One option to assess usage is to install an energy management system (EMS). An EMS provides energy consumption in real time, and it creates a database of your energy usage for later analysis. Alternatively, you could conduct an estimation of your electricity consumption based on the power ratings of the equipment used in your facility. Another option is to hire an energy consultant, who can visit your production facility and perform a more detailed electricity consumption analysis.
Step 2. Walk through the process. A process walk through audit captures what is really happening when people interact within and between the processes in your firm, eliminating the assumptions of what you think might be happening. For this particular case, the goal of a process walkthrough is to identify potential energy saving opportunities. Our research group at Virginia Tech has created an easy-to-follow lean-based energy audit tool that will help your organization to identify potential energy saving opportunities through a process walk.
Figure 1 shows a partial view of the lean-based audit tool. The audit tool can be downloaded by visiting the web site www.woodinnovation.org. This tool is based on the most significant energy saving recommendations suggested by the DOE.
In order to use our lean-based audit tool, the user needs to provide the company SIC number, number of employees, and total firm area (ft2). The user will rate the status of 45 items using an ordinal scale (0: not apply, 1: very poor, 2: poor, 3: average, 4: good, and 5: excellent). The tool will automatically calculate if any of the items needs remedial or corrective action based on the scale shown in Figure 2. Information related to the cost of no compliance is also calculated for each item.
The items in the checklist have been divided in the following factors: machines and equipment, man factor (human resources), material handling, materials, and management of the process. These items are not exclusively related to the lean principles, but they are also connected with more technical recommendations dealing with equipment and building infrastructure improvements.
Step 3. Incorporate electricity consumption into your value stream mapping. Lean thinking uses a technique called value stream mapping (VSM) to diagram the process as value chains. This mapping technique allows managers to easily separate value-added from non-valued activities (please visit the web page www.woodinnovation.org to learn how to develop a VSM). Once the VSM has been developed, the analysis on the VSM needs to focus on identifying potential opportunities for improvement. Critical to VSM is to add information related to each link of the value chain such as process times, availability, set up times, material yield and throughput.
Given the increased cost of electricity it would be important to also add the electricity consumption for each process. Figure 3 shows an example where the user indicates that for every one thousand board feet (MBF) that is processed in this particular process, 220 KW are required.
To be able to add the electricity consumption to each process of the value chain, the managers need to directly measure or estimate the electricity consumption. In the first case, meters or direct readings can be obtained for each piece of equipment of the process in analysis. An alternative estimation can be conducted using an allocation technique where energy consumption can be allocated based on energy or production drivers such as production volume, number of machines, square footage or number of workers.
Step 4. Electricity consumption analysis. In this step, managers should analyze electricity consumption using a quantitative tool such as control charts. We recommend this statistical technique because it helps to keep the energy consumption variability under control and different control charts can be implemented for more than one process. Besides, control charts can help managers to identify potential problems and their root causes. A control chart that shows the expected consumption (average) and the upper and lower control limits is one of the many statistical control process tools that can help to identify potential problems and improvement opportunities.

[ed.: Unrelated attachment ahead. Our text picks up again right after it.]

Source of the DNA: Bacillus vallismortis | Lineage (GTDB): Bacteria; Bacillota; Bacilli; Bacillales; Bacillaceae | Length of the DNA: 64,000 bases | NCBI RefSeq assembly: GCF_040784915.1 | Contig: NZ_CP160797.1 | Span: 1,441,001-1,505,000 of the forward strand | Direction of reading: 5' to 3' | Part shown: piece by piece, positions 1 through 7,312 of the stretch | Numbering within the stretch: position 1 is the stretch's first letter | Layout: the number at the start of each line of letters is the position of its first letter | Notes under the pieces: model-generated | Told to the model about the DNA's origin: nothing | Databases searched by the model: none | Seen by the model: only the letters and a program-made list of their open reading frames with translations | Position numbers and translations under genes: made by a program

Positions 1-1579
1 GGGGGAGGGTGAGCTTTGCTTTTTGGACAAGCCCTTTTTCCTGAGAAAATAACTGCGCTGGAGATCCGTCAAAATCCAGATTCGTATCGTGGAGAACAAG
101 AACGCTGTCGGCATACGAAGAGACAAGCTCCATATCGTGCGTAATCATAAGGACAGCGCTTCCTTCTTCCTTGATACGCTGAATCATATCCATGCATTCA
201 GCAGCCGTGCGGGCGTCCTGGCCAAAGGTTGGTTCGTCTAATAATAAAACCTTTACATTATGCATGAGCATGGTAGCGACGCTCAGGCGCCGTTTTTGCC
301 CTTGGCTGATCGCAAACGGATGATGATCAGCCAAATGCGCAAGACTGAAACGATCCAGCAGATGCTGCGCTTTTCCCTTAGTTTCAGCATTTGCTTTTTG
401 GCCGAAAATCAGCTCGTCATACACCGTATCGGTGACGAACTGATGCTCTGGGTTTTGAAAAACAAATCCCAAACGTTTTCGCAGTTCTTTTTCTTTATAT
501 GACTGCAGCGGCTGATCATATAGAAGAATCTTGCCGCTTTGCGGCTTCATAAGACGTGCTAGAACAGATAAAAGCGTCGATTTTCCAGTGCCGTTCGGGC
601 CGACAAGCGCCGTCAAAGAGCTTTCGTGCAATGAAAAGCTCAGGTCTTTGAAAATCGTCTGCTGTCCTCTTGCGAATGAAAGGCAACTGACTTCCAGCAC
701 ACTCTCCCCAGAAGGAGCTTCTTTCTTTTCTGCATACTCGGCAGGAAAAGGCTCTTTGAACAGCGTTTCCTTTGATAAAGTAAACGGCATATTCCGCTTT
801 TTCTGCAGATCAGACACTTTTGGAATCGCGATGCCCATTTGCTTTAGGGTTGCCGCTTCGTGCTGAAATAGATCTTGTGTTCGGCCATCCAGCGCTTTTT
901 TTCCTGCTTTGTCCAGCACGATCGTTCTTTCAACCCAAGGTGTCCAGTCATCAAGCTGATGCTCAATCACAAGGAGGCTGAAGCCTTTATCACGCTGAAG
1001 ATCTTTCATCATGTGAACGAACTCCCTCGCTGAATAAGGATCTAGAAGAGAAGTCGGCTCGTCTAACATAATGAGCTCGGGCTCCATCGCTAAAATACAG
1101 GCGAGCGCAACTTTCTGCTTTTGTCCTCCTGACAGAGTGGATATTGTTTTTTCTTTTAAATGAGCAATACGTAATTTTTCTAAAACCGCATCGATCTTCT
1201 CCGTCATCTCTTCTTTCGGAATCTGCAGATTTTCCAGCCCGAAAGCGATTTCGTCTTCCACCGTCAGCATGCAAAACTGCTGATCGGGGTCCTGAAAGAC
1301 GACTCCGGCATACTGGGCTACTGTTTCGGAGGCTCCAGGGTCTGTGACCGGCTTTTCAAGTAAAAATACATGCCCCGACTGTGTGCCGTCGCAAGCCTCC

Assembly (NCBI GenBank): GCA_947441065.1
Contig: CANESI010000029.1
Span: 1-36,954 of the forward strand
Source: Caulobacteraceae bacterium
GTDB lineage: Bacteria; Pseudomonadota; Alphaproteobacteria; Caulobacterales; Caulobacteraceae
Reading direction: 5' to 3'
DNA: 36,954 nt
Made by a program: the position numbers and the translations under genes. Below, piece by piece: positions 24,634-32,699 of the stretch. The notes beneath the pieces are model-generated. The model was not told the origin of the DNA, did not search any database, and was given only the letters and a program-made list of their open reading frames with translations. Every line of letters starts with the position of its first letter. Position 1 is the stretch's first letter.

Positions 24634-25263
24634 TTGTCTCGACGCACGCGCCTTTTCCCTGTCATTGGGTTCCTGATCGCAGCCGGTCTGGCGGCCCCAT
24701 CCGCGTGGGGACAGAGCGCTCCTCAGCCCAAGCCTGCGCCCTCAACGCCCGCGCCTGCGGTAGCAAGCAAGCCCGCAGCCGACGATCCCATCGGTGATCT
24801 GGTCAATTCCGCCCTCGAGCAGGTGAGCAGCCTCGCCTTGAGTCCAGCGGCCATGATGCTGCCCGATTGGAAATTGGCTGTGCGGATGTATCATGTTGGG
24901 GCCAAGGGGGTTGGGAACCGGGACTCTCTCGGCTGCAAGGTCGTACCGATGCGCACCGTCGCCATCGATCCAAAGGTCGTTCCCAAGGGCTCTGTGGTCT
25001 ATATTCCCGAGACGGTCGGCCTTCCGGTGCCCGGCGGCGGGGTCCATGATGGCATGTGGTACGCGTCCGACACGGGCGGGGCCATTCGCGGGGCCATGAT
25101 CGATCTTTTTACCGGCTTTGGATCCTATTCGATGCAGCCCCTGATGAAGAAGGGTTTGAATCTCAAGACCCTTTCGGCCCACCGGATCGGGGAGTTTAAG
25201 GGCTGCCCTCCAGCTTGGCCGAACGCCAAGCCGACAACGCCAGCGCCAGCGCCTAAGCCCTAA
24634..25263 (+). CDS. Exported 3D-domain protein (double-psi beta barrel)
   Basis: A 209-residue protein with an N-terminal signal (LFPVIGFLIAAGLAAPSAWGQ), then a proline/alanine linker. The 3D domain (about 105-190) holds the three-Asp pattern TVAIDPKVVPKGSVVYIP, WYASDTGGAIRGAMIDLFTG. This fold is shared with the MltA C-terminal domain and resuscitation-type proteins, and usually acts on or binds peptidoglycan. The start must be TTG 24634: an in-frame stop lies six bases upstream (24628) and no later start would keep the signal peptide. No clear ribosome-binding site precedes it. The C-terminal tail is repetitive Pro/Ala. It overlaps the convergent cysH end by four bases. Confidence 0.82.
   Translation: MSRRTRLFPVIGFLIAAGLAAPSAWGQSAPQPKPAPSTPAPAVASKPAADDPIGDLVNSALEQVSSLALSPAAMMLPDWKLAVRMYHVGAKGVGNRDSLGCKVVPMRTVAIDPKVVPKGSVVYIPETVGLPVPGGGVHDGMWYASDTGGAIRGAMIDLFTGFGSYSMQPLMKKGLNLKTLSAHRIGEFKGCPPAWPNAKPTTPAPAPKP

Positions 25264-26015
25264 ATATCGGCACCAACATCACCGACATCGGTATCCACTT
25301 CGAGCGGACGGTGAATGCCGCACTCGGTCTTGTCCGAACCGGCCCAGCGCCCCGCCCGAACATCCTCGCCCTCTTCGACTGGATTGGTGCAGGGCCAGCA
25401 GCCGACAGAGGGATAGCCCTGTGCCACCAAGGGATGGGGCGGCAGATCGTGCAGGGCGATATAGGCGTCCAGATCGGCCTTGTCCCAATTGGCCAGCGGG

Step 5. Kaizen events. A Kaizen event is a team session that focuses on improving a specific area or section of a process. A Kaizen team must follow a certain protocol to be successful. These key aspects for that success are as follows: 1.) A leader, 2.) A clear objective of the session, 3.) A clear timeline and agenda for the meeting, 4.) support from the administration. 5.) Clear outcomes.
Kaizen events can often improve process efficiencies from 20% to 100% in two to three sessions. These continuous improvement events are perhaps the most significant step in this methodology because it requires functional teams to analyze the current energy consumption status. The energy savings project leader should organize these events at least once every quarter. The Kaizen teams need to audit the process to verify if there has been progress and to identify potential new energy savings opportunities. As is the case in every continuous improvement project, sustaining and motivating personnel is always a difficult endeavor. The team leader should state clear goals and specific outputs for each meeting.
Potential improvements should be ranked based on the various criteria such as payback period, implementation costs, savings, importance for customers or impact to the process. This prioritization will allow the manager to decide where to focus if remedial or corrective actions are required.
Significant Savings for Wooden Pallet Industries
When organizations conduct energy assessments, the main focus is typically on improving the energy efficiency of equipment and building infrastructure. However, there are also a significant number of management practices or lean principles that can be used to both increase productivity and decrease energy consumption. In this article, we have presented valuable information on the top recommendations (by savings and implementation rates) that manufacturing firms and the wooden pallet industries have been implementing. Further, the lean-based energy audit tool we have created could help wooden pallet companies easily identify where the energy saving opportunities are as well as estimate the savings, costs and payback period of potential recommendations.
For more information or to discuss setting up an energy assessment with some of the Virginia Tech staff, contact 540/231-0978 or email firstname.lastname@example.org.